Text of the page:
About the project
The Association for Cohesive Development of the Amazon (ADCAM) is located in one of the poorest sections of Manaus, the capital city of the State of Amazonas in Brazil. It started in 1985 as a small orphanage with 30 kids and today is a nationally-recognized institution offering a K-12 school, a technical college, vocational training, a family development center, and rural education programs.
By making education accessible, providing high quality programs, and qualifying adolescents and young adults for the job market, ADCAM is contributing to the material improvement of entire communities in spite of the tremendous economic challenges facing the country.
How we help
Mona Foundation has partnered with ADCAM since 2006, providing funds for scholarships, teacher training, materials, and capital improvements in support of its socio-educational activities benefitting children, youth, families, and the community.
It all started when Ferial and her family moved to Manaus in the heart of the Amazon in 1985. Ferial, pictured to the right, saw the abject poverty around her and decided to do something about it. Her first step was to pick up 5 abandoned toddlers off the street and bring them home with her and this is how the orphanage started. By the time she was done, 300 abandoned children had been adopted into good families. Then she decided that education was the only way to address the root cause of poverty and started elementary school. She added a classroom every year until the school offered a full K-12 curriculum.
Then she looked around and saw hundreds of street children, often with no clothes on and hungry, begging in the streets, so she decided to do something about that and started the ADCAM’s Family Development Center. This program offers free education to the street children, while providing parental support and training to the parents.
And then she saw the desperate plight of the elderly in the community. Often illiterate and unable to understand the complicated rules governing the meager stipend alloted to the elderly poor they were often homeless and without support, and so Ferial decided to help them. She worked with numerous government agencies and community members and together they held a “Day of the Elderly” on ADCAM campus. They advertised and brought in hundreds of the elderly in the community and signed them up for their government benefit of $10/month. In addition they provided other nutritional and medical care services. This is how the “Program for the Elderly” at ADCAM was born. The Day of the Elderly is now an annual event, and the program now serves hundreds of elderly women and men every day.
After all this, Ferial decided that K-12 education was not sufficient and the graduating youth needed skills and training to find employment that paid a living wage. She again sprung into action and wrote a grant to the government of Brazil, asking for a $1M grant to start a four year technical college. This college is now in place, offering 17 different tracks of skills training including carpentry, refrigeration maintenance, computer technology and alike to the community. The Youth Apprenticeship program was later put in place to ensure placement of graduates in local companies.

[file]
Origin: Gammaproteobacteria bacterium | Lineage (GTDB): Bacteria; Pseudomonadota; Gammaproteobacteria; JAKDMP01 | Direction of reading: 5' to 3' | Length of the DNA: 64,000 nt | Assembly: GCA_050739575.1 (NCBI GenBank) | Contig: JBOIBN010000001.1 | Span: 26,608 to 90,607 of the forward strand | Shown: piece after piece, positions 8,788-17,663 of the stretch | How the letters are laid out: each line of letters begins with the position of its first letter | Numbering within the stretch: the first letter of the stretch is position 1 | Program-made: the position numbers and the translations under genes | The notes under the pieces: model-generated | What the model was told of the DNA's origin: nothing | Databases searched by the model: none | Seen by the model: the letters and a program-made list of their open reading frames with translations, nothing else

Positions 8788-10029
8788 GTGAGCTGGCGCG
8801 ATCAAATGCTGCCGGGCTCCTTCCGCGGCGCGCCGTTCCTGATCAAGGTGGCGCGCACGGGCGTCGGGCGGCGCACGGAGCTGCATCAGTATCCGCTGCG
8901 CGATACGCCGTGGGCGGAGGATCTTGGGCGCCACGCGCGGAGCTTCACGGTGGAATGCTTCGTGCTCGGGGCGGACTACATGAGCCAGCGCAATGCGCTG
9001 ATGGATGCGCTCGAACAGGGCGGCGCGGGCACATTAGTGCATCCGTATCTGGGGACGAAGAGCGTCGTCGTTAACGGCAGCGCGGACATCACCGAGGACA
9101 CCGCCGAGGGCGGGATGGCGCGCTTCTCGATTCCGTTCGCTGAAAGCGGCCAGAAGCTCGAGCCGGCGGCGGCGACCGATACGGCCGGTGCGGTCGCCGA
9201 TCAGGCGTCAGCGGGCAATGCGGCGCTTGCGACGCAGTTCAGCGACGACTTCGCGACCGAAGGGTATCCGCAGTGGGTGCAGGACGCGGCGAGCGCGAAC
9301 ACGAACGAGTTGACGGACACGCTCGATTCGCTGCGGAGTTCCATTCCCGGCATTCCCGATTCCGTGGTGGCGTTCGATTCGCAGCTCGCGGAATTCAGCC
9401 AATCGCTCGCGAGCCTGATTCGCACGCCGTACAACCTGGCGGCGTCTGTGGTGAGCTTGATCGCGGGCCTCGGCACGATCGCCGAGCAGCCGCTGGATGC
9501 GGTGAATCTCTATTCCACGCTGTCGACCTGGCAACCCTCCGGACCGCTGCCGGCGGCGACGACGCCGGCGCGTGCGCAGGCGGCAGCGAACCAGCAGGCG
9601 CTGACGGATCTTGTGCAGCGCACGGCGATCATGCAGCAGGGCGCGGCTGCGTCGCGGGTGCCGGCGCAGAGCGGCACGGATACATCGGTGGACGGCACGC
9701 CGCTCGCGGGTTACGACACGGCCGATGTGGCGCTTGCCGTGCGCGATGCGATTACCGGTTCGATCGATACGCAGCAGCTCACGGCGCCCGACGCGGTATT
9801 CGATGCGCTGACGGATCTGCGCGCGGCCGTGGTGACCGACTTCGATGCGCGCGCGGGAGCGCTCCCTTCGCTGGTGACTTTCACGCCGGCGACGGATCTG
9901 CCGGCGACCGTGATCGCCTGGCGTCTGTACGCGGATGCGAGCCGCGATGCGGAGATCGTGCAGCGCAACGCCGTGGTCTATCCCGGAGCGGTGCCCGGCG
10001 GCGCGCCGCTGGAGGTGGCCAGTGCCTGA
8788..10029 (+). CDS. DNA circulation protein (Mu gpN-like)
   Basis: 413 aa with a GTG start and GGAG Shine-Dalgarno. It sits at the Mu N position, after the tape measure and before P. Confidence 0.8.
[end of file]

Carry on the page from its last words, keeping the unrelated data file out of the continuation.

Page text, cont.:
In recognition of this significant accomplishment, the government of Brazil awarded Ferial with Brazil’s equivalent of the Medal of Honor for her outstanding services to the people of Brazil.
Schools in many poor neighborhoods often lack qualified teachers. The Masrour School serves children from kindergarten through high school in poor neighborhoods with certified teachers and a diversified curriculum. Through a variety of pedagogical activities, including arts, music and sports, it fosters the development of the whole child, academically, artistically, technically, and morally and empowers each student to be an agent of change in the social and economic development of their own communities.
The Institute offers professional certification in a variety of courses to youth and adults to improve their opportunity for employment, and gives them the basis for sustainable lifetime careers. The courses include:
- Basic and advanced computer courses
- Crafts and jewelry making
- Facial aesthetics
- Workshops including drug use prevention, building a culture of peace, financial education, and the role of women in the family
This program provides access to basic services for the community at the ADCAM campus, free of charge, in the areas of health, education, culture and leisure, the issuance of personal documents (required by the government to receive social security and other benefits), among others. The project consists of gathering health service providers, educators, civil authorities who issue documents and others to provide easy public access to at-risk families, youth and children. The goal is to develop a sense of belonging among citizens and to promote empowerment so that each citizen recognizes his or her rights and how to obtain them.
The Family Development Center offers educational programs to children, youth and their families to assist them to develop their capacities and to encourage children to stay in school and off the streets. The students who participate here can also go on to other ADCAM educational programs.
502 students and 1,378 youth, families and elderly served daily.
Increased the Young Apprentice Program by 24 youth.
40 teachers trained
Workshops with 35 families on the empowerment of the family nucleus as agents of social transformation.
Renovated 8 classrooms, bathrooms, and cafeteria.
2020 Project Goals
- 80 scholarships
- Increase Young Apprentice Program to 300 youth.
- Train 40 teachers and technical staff.
- Provide lunch for 100 students attending the weekly empowerment program
- Repair and maintenance of classrooms, bathrooms, library, auditoriums, computer labs